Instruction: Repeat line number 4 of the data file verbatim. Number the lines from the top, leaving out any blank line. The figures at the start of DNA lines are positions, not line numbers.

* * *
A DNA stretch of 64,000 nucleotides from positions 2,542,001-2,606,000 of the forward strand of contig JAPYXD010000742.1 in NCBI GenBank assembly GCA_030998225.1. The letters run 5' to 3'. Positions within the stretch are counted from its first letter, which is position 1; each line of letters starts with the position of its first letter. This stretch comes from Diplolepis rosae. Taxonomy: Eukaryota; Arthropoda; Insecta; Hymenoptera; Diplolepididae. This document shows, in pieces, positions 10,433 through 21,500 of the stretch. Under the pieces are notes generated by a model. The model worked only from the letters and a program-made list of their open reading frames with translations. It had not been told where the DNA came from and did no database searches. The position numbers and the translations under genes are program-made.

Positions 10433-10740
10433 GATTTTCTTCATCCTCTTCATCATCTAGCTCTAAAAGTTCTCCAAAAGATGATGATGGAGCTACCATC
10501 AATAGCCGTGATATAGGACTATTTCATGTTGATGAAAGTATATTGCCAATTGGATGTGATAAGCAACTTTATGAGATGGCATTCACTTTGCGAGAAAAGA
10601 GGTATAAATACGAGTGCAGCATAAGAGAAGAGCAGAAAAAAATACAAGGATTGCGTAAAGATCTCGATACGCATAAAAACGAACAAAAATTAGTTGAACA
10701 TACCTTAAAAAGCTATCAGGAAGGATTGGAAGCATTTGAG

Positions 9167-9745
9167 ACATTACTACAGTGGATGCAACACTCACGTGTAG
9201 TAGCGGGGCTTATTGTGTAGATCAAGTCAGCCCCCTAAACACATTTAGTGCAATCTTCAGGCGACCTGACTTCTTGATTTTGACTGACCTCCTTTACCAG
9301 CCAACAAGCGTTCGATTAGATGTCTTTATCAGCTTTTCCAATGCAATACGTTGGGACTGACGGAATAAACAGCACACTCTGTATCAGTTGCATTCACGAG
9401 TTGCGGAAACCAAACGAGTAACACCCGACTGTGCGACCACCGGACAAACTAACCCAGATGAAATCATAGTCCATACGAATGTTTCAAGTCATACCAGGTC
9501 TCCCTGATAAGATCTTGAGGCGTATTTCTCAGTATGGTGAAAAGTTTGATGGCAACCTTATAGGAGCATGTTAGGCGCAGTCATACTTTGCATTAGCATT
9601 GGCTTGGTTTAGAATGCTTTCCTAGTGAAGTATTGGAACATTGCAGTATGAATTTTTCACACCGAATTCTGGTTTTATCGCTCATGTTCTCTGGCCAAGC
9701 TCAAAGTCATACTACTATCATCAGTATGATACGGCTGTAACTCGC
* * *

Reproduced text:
10501 AATAGCCGTGATATAGGACTATTTCATGTTGATGAAAGTATATTGCCAATTGGATGTGATAAGCAACTTTATGAGATGGCATTCACTTTGCGAGAAAAGA